Santa Barbara is a pretty amazing city with an equally amazing history. So because I’m feeling rather lineal today, I am going to begin with pre-contact and work up to today…
Seriously, for any of you history buffs out there… buckle up because you’re in for one wild ride.
There is evidence that there was a Paleoindian presence in the Santa Barbara area at least 13,000 years ago. At the time of European contact,thousands of Chumash people had lived on the south coast region of Santa Barbara.In 1769, a Spanish land expedition reached the Santa Barbara Channel and a number of Spanish missions were established in Chumash territory devastating the Chumash population with the introduction of European diseases and settler colonial violence.
The first Europeans to populate the area were Spanish missionaries and soldiers who were to reinforce the region against expansion by England and other colonizers who were interested in the “New World”, in addition to converting the natives to Christianity. The Santa Barbara Mission was established December 4, 1786 by the Spanish Franciscans. The powerful earthquake and tsunamiof 1812 destroyed the Mission and town; water reached as high as present-day AnapamuStreet,and resulted in complete destruction.With the end of the Mexican War of Independence, the Spanish period came to a closein 1822.
After the secularization in 1833, successive Mexican Governors allocated large tracks of land that werepreviously held by the Franciscan Order to various families. These land grants to local families mark the beginning of the “Rancho Period” in Santa Barbara history.
On December 27, 1846 Santa Barbara fell to a battalion of American soldiers during the Mexican–American War.The Treaty of Guadalupe Hidalgo in 1848 marked its joining of the United States.
During the gold rush and the years following an increasing number of American settlers moved in, making the Wild West town a haven for bandits and gamblers. A drought in 1863 ended the Rancho Period.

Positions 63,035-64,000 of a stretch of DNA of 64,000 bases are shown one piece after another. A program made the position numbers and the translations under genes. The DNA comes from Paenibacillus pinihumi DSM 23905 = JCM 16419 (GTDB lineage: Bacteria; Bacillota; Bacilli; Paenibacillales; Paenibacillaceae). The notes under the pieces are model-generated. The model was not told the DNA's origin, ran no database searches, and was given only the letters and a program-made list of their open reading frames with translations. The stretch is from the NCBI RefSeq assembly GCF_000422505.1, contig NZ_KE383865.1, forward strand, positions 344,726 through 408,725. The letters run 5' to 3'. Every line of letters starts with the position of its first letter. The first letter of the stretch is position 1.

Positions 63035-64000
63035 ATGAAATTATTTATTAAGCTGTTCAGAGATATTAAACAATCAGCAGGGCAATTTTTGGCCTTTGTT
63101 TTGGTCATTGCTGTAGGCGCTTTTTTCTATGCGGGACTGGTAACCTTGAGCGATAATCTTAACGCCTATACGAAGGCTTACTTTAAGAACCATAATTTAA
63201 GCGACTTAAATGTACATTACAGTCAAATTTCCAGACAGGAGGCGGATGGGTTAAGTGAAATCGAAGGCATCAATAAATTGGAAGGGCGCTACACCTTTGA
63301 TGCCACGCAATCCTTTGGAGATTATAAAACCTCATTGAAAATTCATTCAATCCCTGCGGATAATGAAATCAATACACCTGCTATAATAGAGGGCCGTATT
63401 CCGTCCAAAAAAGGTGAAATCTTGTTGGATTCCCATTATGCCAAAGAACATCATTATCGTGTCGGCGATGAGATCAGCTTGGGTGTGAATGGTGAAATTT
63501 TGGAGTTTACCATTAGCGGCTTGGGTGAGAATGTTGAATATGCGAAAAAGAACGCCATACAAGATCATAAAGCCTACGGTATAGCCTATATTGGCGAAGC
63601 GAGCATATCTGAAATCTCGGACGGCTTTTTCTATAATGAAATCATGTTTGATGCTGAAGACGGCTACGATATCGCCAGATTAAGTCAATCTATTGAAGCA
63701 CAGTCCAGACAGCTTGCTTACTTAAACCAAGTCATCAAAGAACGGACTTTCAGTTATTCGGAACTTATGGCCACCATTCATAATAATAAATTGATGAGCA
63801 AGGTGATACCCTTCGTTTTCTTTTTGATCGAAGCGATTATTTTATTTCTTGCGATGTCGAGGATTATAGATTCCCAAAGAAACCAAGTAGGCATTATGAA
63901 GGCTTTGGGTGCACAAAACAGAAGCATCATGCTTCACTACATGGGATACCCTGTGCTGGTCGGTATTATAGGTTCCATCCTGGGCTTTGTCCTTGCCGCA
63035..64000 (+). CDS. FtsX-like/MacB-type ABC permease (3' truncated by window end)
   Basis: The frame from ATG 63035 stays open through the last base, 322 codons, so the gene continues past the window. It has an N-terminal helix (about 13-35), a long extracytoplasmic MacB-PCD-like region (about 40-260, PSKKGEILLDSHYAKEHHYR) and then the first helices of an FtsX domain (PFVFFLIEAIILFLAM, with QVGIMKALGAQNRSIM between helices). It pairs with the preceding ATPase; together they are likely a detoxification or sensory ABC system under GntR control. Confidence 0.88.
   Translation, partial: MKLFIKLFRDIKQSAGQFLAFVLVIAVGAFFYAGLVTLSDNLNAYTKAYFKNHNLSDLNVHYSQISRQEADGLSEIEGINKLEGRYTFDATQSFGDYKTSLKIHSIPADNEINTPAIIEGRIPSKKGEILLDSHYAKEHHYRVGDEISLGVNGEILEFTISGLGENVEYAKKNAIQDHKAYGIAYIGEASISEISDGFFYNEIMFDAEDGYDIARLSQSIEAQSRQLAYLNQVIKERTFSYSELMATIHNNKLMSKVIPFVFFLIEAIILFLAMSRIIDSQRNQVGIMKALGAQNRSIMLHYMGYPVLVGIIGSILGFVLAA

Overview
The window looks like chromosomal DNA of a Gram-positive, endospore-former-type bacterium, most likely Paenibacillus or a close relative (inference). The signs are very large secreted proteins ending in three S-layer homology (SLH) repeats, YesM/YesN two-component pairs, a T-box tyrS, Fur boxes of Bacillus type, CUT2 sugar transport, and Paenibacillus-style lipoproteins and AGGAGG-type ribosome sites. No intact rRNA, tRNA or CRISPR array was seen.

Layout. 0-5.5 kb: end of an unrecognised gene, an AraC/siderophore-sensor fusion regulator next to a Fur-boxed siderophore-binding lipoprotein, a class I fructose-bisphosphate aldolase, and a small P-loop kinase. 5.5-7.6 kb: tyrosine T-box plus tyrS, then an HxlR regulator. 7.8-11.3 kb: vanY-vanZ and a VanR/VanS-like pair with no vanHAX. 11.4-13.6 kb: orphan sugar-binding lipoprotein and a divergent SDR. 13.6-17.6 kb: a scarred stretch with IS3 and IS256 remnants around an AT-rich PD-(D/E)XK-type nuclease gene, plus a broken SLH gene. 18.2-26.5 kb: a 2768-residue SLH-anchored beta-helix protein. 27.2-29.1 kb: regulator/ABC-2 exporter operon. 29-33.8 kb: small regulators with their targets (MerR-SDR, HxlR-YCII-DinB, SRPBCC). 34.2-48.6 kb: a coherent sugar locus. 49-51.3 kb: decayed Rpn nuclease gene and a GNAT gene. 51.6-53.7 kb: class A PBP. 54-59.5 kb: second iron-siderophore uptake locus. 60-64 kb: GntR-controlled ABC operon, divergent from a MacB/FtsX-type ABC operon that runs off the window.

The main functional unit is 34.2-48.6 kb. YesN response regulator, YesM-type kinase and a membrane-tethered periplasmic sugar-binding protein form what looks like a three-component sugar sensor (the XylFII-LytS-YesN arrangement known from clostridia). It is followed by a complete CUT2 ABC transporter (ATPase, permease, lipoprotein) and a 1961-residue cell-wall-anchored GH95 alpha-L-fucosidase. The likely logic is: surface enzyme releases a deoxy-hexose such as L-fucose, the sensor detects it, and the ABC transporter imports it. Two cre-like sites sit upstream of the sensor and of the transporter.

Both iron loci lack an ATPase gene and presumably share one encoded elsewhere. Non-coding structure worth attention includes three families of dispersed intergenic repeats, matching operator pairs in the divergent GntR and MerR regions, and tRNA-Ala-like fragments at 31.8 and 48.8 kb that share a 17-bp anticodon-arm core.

Just before the turn of the 20th century, oil was discovered region along the beach east of Santa Barbara. This brought an increase of oil derricks and piers for drilling offshore in the area, becoming the first offshore oil development in the world.
June 29, 1925 a magnitude 6.3 earthquake had devastating implications for much of the architecture and people of Santa Barbara. The earthquake instigated an infrastructure collapse, but brought opportunity for rebuilding during a time of architectural reform and unification around a Spanish Colonial style.
After WWIImany of the servicemen who had been posted in Santa Barbara returned to live permanently surging the population.
Today Santa Barbara is an affluent and beautiful city known for its red-tile roofs and buildings reminiscent of Mediterranean style. The city is situated between the Pacific Ocean and Santa Ynez Mountains, and is a definite focus of the Central Coast that you should not miss.
With five colleges including the University of California at Santa Barbara (UCSB), the city has a youthful exuberance that adds balance to its yachting, sailing and retirement communities. Santa Barbara’s downtown core is aesthetically beautiful, and has amazing shopping, restaurants, and nightlife.
With an incredible and sometimes terrible history, Santa Barbara has become a magnificent place.